Water is covalently bonded, meaning that the oxygen and hydrogen are sharing electrons. It is considered the universal solvent because so many things will dissolve in it. It's polar, meaning that it has a slightly negative end (the oxygen atom) and a slightly positive end (the hydrogen atom). When we put something like a salt into water, it dissolves. How? 

When we add a salt to water, it ionizes, meaning it breaks into its positively charged metal ions (Na+) and negatively charged non-metal ions (Cl-), and those ions are hydrated or surrounded by water. The sodium cations and chlorine anions stop being a salt, meaning the ionic bond is broken, and they float around separately in the water. (Water in which a salt has been dissolved is an electrolyte - it conducts electricity because of those charges!)

Click here for a cool video on salts dissolving in water! (I can't seem to embed video. Weird!)

When we add a covalently bonded thing to water, it can still dissolve, but it does it in a different way. Sugar is a decently sized covalently bonded molecule. When we add it to water, the sugar molecule doesn't ionize or split into ions - it remains as a sugar molecule. Clumps of molecules dissolve - consider the sugar cube - but the molecules remain as sugar molecules. They don't ionize. They aren't considered electrolytes because they don't conduct electricity.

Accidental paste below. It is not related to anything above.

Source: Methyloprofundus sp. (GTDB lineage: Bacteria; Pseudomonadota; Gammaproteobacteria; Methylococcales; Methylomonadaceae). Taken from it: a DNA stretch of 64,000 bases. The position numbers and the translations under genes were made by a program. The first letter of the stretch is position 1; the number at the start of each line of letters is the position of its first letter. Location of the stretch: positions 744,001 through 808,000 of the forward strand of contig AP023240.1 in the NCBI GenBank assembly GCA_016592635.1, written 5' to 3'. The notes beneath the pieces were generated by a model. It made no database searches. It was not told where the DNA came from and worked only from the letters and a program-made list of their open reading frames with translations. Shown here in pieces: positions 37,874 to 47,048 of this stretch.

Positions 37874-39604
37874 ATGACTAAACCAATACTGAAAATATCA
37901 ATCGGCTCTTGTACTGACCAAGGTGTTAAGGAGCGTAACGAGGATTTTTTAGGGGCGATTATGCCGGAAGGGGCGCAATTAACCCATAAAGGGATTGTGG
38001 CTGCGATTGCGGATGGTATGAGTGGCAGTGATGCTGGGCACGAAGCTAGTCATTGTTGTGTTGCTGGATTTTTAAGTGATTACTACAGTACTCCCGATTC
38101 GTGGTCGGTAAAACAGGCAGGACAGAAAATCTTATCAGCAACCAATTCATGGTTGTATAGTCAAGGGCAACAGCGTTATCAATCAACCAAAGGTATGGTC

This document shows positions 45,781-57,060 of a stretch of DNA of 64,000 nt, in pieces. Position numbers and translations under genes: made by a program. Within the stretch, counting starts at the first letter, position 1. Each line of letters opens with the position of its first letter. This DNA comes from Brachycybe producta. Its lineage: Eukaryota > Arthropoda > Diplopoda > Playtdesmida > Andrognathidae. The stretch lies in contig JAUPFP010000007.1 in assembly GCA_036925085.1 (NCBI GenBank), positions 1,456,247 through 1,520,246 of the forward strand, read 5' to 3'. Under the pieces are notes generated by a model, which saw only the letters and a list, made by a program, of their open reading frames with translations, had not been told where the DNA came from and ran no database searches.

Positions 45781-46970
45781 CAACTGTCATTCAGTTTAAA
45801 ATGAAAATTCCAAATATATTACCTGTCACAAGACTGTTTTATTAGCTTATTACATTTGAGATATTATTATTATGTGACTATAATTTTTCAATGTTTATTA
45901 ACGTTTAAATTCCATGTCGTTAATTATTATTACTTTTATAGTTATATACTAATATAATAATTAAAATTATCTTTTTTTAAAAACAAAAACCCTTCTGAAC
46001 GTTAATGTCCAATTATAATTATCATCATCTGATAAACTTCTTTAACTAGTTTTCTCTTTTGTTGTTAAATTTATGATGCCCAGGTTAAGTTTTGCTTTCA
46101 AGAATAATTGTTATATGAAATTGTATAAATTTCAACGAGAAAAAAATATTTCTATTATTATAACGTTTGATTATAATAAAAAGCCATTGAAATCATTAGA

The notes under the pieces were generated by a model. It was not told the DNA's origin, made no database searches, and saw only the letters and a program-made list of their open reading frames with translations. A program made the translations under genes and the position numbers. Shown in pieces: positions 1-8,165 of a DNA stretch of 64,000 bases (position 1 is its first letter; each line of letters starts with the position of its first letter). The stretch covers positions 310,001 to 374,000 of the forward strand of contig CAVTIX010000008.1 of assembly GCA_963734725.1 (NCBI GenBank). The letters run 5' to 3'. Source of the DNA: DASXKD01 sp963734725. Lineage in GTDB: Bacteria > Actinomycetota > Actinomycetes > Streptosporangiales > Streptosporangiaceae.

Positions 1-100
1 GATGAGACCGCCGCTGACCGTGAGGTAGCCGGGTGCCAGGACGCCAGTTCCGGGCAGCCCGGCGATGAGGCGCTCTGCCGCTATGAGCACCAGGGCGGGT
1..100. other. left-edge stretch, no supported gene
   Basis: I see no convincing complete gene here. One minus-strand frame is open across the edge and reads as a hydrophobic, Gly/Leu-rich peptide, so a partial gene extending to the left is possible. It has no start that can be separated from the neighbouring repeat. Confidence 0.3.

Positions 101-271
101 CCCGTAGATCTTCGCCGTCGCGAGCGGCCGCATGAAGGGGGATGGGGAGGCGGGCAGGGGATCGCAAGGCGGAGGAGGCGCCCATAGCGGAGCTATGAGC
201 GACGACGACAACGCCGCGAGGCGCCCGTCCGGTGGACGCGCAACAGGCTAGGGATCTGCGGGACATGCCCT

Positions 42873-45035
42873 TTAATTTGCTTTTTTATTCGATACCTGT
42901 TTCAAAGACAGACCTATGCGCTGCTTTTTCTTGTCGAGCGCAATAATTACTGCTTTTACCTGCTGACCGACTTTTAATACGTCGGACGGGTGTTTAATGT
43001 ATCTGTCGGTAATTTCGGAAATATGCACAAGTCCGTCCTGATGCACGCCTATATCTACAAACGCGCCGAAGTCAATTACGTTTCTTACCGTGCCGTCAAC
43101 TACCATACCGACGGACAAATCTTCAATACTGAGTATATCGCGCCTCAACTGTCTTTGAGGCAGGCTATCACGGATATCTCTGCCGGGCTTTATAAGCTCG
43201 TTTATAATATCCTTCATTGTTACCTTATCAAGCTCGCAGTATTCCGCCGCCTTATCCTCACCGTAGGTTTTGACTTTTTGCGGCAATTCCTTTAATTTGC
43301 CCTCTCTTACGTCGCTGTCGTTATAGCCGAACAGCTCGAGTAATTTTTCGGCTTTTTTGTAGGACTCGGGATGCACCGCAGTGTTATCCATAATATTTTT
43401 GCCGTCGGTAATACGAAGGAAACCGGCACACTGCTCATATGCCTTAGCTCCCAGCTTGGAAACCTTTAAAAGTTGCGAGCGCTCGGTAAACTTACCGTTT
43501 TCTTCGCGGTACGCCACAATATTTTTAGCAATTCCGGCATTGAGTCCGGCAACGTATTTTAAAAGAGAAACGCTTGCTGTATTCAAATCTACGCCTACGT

If you want to get into more detail, check out this video!

Salts ionize and molecules don't, but they can both dissolve in water. Why doesn't oil, a molecule, want to dissolve in water?

As I mentioned, water is a polar molecule, with a slightly more positive end and a slightly more negative end. Something like sugar has polar features as well - we can see this with all those OH bonds (O being slightly more negative, H being slightly more positive), so it is attracted to the negative and positive sides of the water molecule.

There are forces that hold our atoms and molecules together - ionic and covalent bonding, for instance - and there are forces of attraction between those molecules, ions, and atoms. If the attraction between the solute and the solvent - say, salt and water - is stronger than the attraction between the solute - like clumps of salt - then the mixing will happen. If the attraction between the solute and solvent - say, oil and water - isn't stronger than the attraction the solute has for itself and the solvent has for itself, then the mixing won't happen.